- Posted by: Mike Hedges MS
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MIKE HEDGES MS WELCOMES WELSH GOVERNMENT DRAFT BUDGET
Speaking from his Morriston Office, Swansea East MS Mike Hedges said… ‘The challenges facing Welsh Government in setting a budget in the current circumstances are immense – and I think they have succeeded. They need to provide support to enable Wales to deal with and emerge from the Pandemic in the best position possible; they need to support future recovery, and it needs to support vital public services, all while focusing on laying long term goals of a greener and fairer Wales.
The extra funding available via the budget is going to aid the achievement of these goals and will set the conditions for long term recovery. I commend Rebecca Evans on the work she has done on this budget.’
Budget Speech 12 January
This budget achieves three things. Firstly, it provides the necessary funding to deal with the pandemic; secondly, it supports the economic recovery; and thirdly, it supports vital public services. The aim of this draft budget is to protect health and the economy, build a greener future and create a change for a more equal Wales.
The pandemic has speeded up trends that have been occurring over several years: increased homeworking; increased online meetings leading to reduced travel to work and meetings; and increased online retail. The pandemic has turbo-boosted these changes. On the economy, we need to be able to respond to the new world. If people are mainly working from home, then do we need to live within easy transport access to their workplaces? We need to become a place where people relocate to to work. This means we could attract higher paid employment and we could develop the economy into higher paid sectors. Our economy is weak in higher paid areas such as ICT, life sciences and professional services. This is an opportunity to develop these areas of our economy. If people are travelling less, do we need to improve road networks by widening roads and building bypasses? I cannot be the only one to have noticed that the regular traffic warnings of problems on the A470 and M4 have disappeared, except when accidents have occurred, since the pandemic began.
Building back better must mean that working from home continues, possibly with the occasional visit to a central point or regional point. Zoom and Teams for small meetings work, as we’ve all discovered, and I’m sure that that will continue. We need to make our foundational economy high-paid sectors, not local support sectors and low-paid sectors. If you look at Silicon Valley, we know what their foundational economy is. Remember the most effective economic development tool is educational attainment. Get our young people better qualified and then companies will come without having to give them a bribe.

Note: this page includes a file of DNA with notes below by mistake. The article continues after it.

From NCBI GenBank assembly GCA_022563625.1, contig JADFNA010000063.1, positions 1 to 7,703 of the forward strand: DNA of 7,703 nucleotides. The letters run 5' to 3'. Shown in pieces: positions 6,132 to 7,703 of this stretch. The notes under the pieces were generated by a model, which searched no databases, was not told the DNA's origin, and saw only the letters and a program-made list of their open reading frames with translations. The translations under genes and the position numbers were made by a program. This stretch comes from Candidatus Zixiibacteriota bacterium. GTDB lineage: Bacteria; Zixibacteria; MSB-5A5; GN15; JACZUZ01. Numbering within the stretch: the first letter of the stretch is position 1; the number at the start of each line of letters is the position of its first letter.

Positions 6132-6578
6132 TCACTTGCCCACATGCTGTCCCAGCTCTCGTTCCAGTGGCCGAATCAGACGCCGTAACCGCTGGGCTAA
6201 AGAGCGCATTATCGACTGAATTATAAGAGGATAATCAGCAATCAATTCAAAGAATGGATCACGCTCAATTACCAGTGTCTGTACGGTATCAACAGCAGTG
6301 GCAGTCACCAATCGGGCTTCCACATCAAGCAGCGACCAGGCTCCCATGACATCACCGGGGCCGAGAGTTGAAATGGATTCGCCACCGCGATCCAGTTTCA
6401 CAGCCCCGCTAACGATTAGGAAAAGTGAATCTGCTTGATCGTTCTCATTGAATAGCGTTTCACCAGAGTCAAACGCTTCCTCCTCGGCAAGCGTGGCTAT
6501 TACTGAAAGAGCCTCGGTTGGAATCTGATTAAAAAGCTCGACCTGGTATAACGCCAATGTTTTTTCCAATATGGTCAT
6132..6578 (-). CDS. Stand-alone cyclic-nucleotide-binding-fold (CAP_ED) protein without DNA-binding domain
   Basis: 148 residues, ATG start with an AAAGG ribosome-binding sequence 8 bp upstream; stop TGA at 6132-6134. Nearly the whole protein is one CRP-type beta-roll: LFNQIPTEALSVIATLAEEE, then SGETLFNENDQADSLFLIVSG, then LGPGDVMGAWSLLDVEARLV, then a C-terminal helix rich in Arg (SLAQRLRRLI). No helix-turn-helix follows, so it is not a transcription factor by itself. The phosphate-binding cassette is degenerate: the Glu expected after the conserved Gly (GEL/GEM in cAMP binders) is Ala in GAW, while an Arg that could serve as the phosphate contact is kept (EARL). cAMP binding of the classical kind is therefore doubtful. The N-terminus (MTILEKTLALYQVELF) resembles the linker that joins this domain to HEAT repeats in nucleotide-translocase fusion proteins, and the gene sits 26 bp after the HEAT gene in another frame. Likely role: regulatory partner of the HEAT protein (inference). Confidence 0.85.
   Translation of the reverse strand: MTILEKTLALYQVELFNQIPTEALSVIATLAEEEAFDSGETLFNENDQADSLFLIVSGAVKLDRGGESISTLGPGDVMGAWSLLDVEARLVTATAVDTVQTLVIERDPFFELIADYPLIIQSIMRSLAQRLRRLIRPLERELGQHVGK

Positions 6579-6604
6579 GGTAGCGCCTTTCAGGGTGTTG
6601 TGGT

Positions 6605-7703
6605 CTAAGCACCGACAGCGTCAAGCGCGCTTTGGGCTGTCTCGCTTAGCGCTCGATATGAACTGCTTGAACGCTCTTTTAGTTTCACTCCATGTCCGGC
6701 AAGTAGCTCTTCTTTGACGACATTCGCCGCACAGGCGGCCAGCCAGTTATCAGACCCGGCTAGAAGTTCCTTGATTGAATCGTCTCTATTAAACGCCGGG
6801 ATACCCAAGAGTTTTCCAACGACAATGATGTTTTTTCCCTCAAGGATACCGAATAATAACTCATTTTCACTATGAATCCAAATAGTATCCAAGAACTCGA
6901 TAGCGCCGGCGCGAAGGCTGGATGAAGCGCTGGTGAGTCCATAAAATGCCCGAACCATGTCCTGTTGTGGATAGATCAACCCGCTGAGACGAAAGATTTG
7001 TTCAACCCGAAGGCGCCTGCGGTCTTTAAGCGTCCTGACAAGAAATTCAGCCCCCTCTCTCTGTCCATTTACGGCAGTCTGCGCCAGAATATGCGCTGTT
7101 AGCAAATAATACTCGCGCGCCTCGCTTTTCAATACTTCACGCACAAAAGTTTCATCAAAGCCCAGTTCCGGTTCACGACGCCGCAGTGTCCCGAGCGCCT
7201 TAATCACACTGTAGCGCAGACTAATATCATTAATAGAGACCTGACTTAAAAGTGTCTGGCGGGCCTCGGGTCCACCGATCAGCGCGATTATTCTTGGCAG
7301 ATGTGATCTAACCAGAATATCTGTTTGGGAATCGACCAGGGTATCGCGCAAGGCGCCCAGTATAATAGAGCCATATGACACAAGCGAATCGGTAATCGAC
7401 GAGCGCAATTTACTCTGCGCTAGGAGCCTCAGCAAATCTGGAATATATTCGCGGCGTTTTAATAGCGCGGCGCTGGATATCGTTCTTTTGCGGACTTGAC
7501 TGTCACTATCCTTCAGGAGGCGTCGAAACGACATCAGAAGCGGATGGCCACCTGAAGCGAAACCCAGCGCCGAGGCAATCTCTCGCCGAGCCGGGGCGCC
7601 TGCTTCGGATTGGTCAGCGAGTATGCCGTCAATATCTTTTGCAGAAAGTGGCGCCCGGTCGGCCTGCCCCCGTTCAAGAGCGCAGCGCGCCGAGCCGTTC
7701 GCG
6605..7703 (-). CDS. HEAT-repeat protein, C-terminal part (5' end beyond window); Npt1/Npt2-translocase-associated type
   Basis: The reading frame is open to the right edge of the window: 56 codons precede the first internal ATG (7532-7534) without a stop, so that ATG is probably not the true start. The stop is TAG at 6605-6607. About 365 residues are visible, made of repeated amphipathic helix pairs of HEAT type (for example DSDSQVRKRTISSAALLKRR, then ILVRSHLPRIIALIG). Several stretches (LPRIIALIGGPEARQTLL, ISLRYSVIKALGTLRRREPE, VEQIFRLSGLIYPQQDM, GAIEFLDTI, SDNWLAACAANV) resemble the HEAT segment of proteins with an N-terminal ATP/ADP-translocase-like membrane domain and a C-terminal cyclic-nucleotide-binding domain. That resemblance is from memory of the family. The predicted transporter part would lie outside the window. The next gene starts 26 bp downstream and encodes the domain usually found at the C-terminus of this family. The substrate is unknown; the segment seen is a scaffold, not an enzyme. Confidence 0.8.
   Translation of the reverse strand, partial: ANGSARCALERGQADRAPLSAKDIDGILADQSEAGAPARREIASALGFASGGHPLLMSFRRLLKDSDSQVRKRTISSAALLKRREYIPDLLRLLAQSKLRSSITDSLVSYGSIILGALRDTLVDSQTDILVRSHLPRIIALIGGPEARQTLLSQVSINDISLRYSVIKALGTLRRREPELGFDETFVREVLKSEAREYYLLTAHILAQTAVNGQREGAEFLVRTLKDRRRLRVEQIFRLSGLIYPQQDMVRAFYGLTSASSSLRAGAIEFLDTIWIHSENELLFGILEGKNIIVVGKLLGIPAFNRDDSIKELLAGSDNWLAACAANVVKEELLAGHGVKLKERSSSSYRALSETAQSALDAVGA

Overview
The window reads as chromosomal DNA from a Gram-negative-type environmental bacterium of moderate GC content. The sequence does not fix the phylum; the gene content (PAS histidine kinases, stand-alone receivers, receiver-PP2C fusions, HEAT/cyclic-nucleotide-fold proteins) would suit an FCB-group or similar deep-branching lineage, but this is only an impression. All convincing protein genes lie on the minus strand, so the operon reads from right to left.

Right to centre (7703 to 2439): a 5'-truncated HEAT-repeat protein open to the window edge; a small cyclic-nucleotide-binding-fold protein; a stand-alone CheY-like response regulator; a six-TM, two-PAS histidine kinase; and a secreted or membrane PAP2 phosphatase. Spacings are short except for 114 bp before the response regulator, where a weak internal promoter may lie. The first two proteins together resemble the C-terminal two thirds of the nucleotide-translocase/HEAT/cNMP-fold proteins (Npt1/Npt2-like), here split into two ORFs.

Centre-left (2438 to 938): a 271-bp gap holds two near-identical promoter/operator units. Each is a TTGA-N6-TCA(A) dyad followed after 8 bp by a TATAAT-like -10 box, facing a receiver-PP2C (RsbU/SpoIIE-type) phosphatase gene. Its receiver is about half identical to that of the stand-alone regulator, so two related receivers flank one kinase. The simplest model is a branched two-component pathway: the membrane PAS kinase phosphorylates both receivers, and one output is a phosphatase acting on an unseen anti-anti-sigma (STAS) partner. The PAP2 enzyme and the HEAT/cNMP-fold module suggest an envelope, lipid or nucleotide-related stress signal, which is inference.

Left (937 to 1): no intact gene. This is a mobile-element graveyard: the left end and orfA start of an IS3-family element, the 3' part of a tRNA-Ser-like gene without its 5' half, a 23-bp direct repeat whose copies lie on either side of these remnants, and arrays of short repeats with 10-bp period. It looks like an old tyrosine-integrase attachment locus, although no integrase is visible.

On health, I welcome the increased expenditure of an extra £420 million for health and social services, which includes a £10 million boost to the social care grant now standing at £50 million. The first priority has to be to eliminate the spread of the virus. Vaccination has to be the way out of this. People will still need, of course, to follow the rules on distance, hand washing and masks. Post-pandemic and post-large-scale vaccination, we need to improve health outcomes. We know that life expectancy, for the first time since the second world war, had started to reduce pre-pandemic. We also know that several medical interventions have not taken place because of the pandemic. We know the deaths due to COVID, we know the number of deaths each year due to different medical conditions, which ones have reduced because there were no interventions? I think that that’s a key point. We always think that a medical intervention is bound to be good. An analysis could be done on where the failure to intervene has produced a better health outcome.
I, of course, welcome the £176 million for local government to support schools, social care and the wider local services that we rely on, and the extra £40 million for the housing support grant to end homelessness. Affordable social housing is growing to £200 million next year, stimulating jobs and training, while providing 3,500 additional new homes. On the environment, NRW desperately needs additional resources to carry out the pollution control previously provided by the Environment Agency. It’s failing to do what used to be done very effectively by the Environment Agency. Finally, the money that we spend on Commission services is money that we have not got available for services. I agree with the leader of the opposition that we need to reduce the cost of Commission services.
Rhun ap Iorwerth said about having an independent Wales. I have no problem with that. Will he produce, for us all to see, what a draft budget is for an independent Wales if we were having an independent Wales next year? Show us it. And can you please tell your supporters the difference between a budget and a statement of accounts? Some of them are absolutely bemused by the two. Really, this is probably as good as we are going to get with the money that we have got, and I look forward to supporting the budget in its final form at the end of our Finance Committee deliberations. Thank you.